Coming from small-town Indiana and growing up in the ’80s, author Heather Augustyn wouldn’t say she had privileged access to music in general, let alone Jamaican music in particular. However, a few MTV shows, such as The Young Ones and 120 Minutes, did expose her to the Beat and Madness before she became fully hooked to ska, thanks notably to a 1994 show of the Toasters in Chicago. But then, as a student in graduate school getting her master degree in writing, and willing to get to the bottom of things, she realized that there was not one book out fully dedicated to the history of ska—the “Jamaican jazz” that planted the seeds for all the reggaes to come—while there were about a million and a half about Bob Marley. Enough was enough, she thought. And on she went to put together her first book in 2010, a cornerstone called Ska: An Oral History.
She never stopped since: her fourth book, Songbirds – Pioneering Women in Jamaican Music, just came out and offers a chance to over fifty legendary female figures to tell their tales. As per usual with Augustyn, the book ventures on an all-out treasure hunt, tracking down the unsung heroines of the early days of local music on the island. Fascinated by this largely under-exposed angle, I found from interviewing Heather Augustyn, among other little-known facts, that the first sound-system operator was probably a woman, that “My Boy Lollipop”’s singer Millie is still as elusive as it gets, that even the biggest female producer was merely summed up to pearls and chiffon and satin in her days. Oh, and that these epic times were actually crucial to…season five of The Voice!
How did you get into reggae music, and most specifically ska?
Heather Augustyn: To be clear, I am definitely more a fan of ska and rocksteady than reggae. I like the melodic vocals of rocksteady, and I grew up listening to Bob Marley and Peter Tosh because my dad liked reggae, but the first time I heard ska, it wasn’t anything I ever associated with these musicians. For me, it’s all about the horns. But the beat makes it more interesting, more layered, so it’s a combination of the two. Music with a straight-ahead beat is missing something, to me. But I think a large horn section with a multitude of harmonies, where each instrument takes their turn to solo and strut their stuff a little in that theme-and-variation pattern of jazz, is fulfilling. It’s like having a meal and getting to savor every flavor, every spice, and then coming back to appreciate that meal all together again.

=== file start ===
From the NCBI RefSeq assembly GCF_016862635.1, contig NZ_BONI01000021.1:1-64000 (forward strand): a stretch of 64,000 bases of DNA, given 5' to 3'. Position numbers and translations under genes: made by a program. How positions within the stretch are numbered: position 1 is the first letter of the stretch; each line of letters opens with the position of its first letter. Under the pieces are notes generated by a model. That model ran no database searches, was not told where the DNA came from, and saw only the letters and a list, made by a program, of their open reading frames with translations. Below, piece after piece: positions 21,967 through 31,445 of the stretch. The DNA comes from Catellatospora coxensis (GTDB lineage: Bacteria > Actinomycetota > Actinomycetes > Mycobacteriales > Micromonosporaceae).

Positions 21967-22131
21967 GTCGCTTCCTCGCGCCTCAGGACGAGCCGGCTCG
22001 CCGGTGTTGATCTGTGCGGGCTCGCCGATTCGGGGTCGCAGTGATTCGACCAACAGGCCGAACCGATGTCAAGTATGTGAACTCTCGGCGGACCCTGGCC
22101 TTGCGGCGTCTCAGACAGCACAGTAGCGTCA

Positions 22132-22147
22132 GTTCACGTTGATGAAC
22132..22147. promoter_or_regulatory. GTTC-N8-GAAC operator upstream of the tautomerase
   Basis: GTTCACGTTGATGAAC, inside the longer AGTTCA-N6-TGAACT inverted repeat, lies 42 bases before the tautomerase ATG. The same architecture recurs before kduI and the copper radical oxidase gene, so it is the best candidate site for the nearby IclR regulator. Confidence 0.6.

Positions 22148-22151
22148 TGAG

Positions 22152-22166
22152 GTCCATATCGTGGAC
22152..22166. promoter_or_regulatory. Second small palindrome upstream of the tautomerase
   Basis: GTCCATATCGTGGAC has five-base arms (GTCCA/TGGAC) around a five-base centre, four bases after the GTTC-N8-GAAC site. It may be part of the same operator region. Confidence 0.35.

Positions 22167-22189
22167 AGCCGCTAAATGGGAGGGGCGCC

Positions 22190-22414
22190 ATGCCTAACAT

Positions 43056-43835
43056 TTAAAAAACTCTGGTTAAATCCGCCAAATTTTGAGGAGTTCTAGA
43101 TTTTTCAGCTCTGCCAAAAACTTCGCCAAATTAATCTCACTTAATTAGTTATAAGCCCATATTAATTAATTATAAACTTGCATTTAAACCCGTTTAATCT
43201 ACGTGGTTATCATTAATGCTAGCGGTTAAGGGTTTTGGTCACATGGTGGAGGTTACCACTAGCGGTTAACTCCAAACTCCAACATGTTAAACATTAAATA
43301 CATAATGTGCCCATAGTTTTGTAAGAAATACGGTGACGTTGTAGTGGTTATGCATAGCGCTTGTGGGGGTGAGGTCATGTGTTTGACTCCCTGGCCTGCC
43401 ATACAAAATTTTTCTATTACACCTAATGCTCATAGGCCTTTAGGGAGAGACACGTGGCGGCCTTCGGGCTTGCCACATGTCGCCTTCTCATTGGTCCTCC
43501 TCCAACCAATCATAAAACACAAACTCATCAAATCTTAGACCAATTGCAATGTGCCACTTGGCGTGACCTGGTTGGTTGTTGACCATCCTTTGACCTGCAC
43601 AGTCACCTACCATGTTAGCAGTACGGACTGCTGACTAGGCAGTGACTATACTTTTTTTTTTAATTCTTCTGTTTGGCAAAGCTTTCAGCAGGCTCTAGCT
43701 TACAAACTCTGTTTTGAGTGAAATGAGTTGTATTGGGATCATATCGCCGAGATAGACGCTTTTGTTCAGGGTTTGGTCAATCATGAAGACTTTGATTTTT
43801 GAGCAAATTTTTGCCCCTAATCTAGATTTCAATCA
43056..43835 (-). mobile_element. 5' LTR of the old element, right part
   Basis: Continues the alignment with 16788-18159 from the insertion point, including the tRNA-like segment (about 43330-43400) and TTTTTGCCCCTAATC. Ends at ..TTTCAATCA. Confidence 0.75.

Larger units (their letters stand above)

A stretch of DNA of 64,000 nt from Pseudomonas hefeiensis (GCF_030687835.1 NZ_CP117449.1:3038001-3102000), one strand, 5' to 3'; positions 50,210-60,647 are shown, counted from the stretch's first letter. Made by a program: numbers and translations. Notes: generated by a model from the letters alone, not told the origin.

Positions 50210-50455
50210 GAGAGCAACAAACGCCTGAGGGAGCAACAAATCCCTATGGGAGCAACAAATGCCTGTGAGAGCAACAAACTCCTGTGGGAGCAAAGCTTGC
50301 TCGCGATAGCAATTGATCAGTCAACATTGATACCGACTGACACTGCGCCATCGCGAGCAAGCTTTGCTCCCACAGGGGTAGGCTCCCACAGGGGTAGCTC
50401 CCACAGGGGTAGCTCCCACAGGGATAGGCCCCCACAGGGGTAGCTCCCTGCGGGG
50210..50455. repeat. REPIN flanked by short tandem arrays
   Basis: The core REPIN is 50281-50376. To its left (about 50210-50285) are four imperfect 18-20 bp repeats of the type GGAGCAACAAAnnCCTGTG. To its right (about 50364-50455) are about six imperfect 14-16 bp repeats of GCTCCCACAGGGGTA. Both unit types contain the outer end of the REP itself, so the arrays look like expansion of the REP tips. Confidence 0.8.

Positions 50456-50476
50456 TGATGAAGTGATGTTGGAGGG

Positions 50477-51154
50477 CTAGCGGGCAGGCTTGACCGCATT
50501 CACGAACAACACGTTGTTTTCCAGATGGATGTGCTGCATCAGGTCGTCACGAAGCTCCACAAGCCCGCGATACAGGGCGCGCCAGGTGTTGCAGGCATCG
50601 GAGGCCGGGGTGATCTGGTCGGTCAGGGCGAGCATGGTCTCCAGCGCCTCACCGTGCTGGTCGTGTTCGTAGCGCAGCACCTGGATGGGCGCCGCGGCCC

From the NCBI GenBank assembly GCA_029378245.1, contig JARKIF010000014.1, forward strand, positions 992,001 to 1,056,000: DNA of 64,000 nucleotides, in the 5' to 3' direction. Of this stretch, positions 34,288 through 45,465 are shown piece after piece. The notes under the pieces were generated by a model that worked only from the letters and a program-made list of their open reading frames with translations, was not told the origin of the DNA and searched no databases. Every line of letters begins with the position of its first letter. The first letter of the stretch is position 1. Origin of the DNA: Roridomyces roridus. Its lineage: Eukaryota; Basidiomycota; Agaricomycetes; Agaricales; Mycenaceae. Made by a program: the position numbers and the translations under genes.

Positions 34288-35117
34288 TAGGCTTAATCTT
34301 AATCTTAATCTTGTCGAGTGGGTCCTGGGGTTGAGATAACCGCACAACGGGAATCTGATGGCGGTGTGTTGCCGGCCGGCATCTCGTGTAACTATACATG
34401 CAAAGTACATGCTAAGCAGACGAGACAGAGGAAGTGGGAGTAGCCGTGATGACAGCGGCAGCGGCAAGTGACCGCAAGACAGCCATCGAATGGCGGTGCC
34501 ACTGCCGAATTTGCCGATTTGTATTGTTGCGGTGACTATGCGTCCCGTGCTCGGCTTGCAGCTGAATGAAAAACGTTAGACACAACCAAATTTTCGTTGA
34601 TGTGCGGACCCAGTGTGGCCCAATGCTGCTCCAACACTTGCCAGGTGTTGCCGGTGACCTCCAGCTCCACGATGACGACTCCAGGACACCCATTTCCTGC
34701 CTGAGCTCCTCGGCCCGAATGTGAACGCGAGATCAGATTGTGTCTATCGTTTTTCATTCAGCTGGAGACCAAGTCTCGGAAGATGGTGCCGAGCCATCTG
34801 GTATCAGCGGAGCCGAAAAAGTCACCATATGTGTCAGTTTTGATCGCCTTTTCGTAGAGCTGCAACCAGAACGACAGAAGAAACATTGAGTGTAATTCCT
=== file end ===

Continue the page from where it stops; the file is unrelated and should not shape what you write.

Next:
Before we get into your new book, let’s talk about another one of your seminal publications—trombonist Don Drummond’s biography, Don Drummond – The Genius and Tragedy of the World’s Greatest Trombonist. For people who don’t know the story, in what sense was Don’s life both beautiful and tragic?
I wouldn’t say Don Drummond’s life was beautiful. While he had a mother who loved him dearly, she was unable to raise him by herself and so he was sent to Alpha Boys School where he lived and studied. While that childhood may not have been considered beautiful, what is beautiful is the output of music that Don Drummond was able to produce thanks to the structure, curriculum, and musical training he received at Alpha. Through the nurturing hand of Sister Mary Ignatius Davies, and his own diligence and talent, Drummond went on to gain employment in the island’s top bands, gain exposure and opportunity on the stages and studios in Kingston, and ultimately produce some of the most complex compositions known to the genre. He helped to shape ska, which in turn shaped the careers of all of those who followed, including Bob Marley and Peter Tosh and Jimmy Cliff. He performed the instrumentals for these musicians.
What was tragic about his life, for those who don’t know, is that Don Drummond, like many other artists who experience genius, suffered from mental illness. He was diagnosed with schizophrenia during a time of undeveloped treatment options, which meant he underwent electroshock therapy and medications that rendered him a zombie. He was unable to find adequate help. He suffered terribly. He was not the only victim of this suffering, however. Don Drummond murdered his live-in girlfriend, Margarita, a rhumba dancer who was crucial to helping the music of Rastafarian drummers to cross from downtown to uptown, further spreading acceptance of the music and culture. Drummond was sentenced indefinitely to imprisonment in the same mental institution that was unable to help him for years, and he was found dead in his room in 1969, likely as a result of medications that are no longer legally used for treatment of mental illness.